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In discussion of this painting's subject, style, and series, Losty notes, "In Canto Il of the Rasikapriya, Keshav Das's classic text on the literary aesthetics of love...the author deals with heroes, whom he divides into four categories: anukul (agreeable), dakshin (dexterous), shatha (deceitful), and drishta (brazen). This painting illustrates the 'open' agreeable hero, in which the heroine's companion tells her how pure, innocent, and good she is, so 'Tell me how did you win over Krishna who is so crafty?'...In the veranda of a pavilion the heroine is seated discussing her lover with her friend as the nayaka (Krishna himself in princely garb) who has clearly just left their company listens outside in a domed vestibule. He stands undecided, twisting the ends of his dupatta: his legs suggest he is leaving, but his body and head are twisted round the better to listen, illustrating his 'craftiness.'"
Jerry Losty, Of Royal Patronage: Indian Paintings from 16th to the 19th Centuries, Carlton Rochell Asian Art, New York, 2020, p. 69, no. 25.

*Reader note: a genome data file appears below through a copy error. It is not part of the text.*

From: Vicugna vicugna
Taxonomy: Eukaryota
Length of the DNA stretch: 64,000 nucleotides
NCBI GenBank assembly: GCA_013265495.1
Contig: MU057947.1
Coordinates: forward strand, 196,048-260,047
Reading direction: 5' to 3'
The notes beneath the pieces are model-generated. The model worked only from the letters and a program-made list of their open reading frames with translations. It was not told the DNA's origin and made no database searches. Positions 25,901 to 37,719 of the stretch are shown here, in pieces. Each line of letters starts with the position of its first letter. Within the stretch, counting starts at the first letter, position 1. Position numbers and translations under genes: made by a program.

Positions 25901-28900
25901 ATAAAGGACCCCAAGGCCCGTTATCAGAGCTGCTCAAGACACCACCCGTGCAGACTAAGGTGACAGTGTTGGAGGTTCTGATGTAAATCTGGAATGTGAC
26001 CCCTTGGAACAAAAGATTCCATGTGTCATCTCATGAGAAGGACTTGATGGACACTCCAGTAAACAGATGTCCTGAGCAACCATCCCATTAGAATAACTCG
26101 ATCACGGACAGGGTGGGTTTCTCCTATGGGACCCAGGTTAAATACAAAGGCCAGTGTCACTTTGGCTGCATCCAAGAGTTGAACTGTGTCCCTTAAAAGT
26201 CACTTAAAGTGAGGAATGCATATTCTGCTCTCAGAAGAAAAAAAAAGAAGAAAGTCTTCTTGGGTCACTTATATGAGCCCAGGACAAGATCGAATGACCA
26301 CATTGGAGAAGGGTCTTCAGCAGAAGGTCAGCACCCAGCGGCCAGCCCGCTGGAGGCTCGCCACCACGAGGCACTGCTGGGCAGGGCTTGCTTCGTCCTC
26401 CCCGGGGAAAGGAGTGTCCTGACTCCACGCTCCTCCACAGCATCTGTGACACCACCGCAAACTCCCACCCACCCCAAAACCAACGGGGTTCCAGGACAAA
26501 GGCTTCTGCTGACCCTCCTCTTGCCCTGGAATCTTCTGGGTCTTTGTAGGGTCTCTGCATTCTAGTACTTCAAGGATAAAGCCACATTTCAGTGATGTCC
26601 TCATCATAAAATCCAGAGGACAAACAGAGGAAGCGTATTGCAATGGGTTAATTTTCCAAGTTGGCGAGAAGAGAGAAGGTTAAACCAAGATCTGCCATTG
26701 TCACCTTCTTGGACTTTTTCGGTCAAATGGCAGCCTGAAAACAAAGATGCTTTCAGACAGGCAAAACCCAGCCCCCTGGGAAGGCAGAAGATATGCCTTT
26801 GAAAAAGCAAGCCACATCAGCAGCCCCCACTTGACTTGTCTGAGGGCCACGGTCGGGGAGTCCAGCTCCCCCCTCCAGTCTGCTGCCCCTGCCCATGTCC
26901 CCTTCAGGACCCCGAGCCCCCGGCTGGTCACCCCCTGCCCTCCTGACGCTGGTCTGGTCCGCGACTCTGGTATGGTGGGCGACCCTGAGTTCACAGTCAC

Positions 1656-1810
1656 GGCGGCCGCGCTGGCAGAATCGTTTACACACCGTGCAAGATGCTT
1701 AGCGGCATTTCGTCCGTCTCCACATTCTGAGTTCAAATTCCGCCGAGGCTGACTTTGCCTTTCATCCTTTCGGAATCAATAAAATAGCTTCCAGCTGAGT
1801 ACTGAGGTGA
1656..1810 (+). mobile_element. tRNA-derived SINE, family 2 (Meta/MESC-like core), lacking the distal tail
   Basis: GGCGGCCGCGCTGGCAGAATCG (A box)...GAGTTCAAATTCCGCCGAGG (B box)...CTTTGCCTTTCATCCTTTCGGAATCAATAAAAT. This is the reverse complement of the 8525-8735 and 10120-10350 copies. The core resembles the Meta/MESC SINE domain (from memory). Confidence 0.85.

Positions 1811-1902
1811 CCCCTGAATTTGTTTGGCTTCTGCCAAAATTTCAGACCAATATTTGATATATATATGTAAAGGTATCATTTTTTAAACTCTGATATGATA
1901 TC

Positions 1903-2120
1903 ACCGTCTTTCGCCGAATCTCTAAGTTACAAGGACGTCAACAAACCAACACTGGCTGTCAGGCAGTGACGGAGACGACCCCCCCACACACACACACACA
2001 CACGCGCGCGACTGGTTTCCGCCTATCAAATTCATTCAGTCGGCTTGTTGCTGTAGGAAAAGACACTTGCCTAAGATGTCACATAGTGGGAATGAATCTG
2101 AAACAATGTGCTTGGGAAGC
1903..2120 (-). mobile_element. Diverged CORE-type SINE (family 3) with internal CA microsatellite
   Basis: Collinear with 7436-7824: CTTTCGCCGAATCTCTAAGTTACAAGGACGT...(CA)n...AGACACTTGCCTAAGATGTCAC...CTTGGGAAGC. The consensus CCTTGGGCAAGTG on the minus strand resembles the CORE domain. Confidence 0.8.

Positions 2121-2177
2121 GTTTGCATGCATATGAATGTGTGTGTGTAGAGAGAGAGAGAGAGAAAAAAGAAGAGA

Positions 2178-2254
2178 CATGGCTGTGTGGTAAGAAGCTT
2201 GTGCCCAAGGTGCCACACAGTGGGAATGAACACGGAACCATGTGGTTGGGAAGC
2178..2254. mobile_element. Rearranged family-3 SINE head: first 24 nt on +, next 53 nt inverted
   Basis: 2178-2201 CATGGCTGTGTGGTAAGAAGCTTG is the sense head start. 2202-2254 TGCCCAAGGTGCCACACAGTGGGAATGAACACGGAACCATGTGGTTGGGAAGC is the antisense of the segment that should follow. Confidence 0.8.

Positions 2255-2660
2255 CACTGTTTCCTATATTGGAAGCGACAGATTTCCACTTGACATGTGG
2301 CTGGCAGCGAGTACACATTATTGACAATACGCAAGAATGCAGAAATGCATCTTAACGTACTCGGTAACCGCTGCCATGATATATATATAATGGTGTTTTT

Moti Chandra, Mumbai
Pramod Chandra, Cambridge, Massachusetts, 1964-2014
American Private Collection
Dr. Moti Chandra, the eminent art historian, author, numismatist, and Indologist, was Director of the Prince of Wales Museum of Western India (Chhatrapati Shivaji Maharaj Vastu Sangrahalaya) for over thirty years. His son, Dr. Pramod Chandra, was Harvard University's George P. Bickford Professor of Indian and South Asian Art for twenty-four years and was described in a tribute in the Harvard Gazette as an "exemplar of the most exacting standards in the scholarship of Indian art history." As well as a beloved professor, Pramod Chandra was a celebrated author and curator, including guest curator of the renowned 1985 exhibition "The Sculpture of India" at the National Gallery of Art in Washington, D.C. The contributions of both father and son to the appreciation and understanding of Indian art cannot be overstated.